In the election of 1857, free-staters gained the upper hand and were able to oust the pro-slavery majority from the territorial legislature.[3] Then, on October 4, 1859, the Wyandotte Constitution was approved in a referendum by a vote of 10,421 to 5,530, and after its approval by the U.S. Congress, Kansas was admitted as a free state on January 29, 1861.[4] The last legislative act of the Territorial Legislature was the approval of the charter for the College of the Sisters of Bethany. This was February 2, 1861—four days after James Buchanan signed the act of Congress that officially brought Kansas into the Union.[5]

Bleeding Kansas

James H. Lane joined the Free-State movement in 1855 and became president of the Topeka Constitutional Convention, which met from October 23 to November 11, 1855. He was later a leader of "Jayhawkers." The first Free-state mass-meeting was in Lawrence on the evening of June 8, 1855; it was stated that persons from Missouri had invaded and had stolen elections to the legislature of the territory.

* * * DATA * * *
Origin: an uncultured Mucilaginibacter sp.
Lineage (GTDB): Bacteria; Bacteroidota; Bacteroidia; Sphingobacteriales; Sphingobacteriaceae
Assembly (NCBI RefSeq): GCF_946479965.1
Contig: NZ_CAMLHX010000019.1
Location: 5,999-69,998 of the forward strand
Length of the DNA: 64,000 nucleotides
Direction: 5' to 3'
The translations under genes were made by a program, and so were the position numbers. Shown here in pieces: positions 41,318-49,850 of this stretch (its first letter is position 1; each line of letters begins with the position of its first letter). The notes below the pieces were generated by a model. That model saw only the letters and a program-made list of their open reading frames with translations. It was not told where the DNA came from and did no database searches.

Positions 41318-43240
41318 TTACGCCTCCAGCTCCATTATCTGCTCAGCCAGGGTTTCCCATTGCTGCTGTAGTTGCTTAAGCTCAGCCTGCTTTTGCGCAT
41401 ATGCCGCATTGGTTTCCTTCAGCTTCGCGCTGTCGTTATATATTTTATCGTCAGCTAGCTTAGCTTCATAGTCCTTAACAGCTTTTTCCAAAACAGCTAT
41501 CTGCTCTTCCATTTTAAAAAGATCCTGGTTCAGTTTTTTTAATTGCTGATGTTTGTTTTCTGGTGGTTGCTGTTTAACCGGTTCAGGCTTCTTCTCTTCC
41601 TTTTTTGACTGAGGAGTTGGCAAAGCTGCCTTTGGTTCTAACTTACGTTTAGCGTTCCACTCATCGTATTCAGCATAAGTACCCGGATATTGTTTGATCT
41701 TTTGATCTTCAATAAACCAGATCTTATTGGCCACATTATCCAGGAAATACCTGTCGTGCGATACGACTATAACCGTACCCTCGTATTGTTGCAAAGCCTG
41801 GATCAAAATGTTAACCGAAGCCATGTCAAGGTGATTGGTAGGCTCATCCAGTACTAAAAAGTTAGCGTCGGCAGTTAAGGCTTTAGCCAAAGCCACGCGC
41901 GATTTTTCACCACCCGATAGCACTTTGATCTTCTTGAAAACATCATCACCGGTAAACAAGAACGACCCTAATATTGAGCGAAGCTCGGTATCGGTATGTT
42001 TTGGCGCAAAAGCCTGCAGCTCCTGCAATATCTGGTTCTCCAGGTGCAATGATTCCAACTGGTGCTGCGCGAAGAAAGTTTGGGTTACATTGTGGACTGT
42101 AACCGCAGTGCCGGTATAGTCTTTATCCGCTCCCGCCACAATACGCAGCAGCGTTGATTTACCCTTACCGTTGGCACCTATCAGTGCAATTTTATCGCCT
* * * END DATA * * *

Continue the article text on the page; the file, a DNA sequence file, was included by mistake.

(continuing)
It was claimed that some Missourians had used violence toward the persons and property of the inhabitants of the Kansas Territory. It was agreed that Kansas should be a free State and that the stolen election was a gross outrage on the elective franchise and rights of freemen and a violation of the principles of popular sovereignty. Those attending did not feel bound to obey any law of illegitimate legislature enacted and opposed the establishment of slavery. The convention reserved the right to invoke the aid of the Federal government against the lawless course of the slavery propaganda in the territory.

See also


  1. Cordley, Richard (1895). "Chapter 1". A History of Lawrence. Lawrence, KS. Retrieved July 24, 2017.
  2. First Territorial Capitol, Kansas State Historical Society
  3. "Free-Staters Win Election". Civil War on the Western Border. Kansas City Public Library. Retrieved May 24, 2018.
  4. "Kansas Constitutions." KSHS.org. Kansas Historical Society.
  5. Thirty years in Topeka: a historical sketch by Frye William Giles, p. 184

Coordinates: 39°19′N 94°55′W / 39.31°N 94.92°W / 39.31; -94.92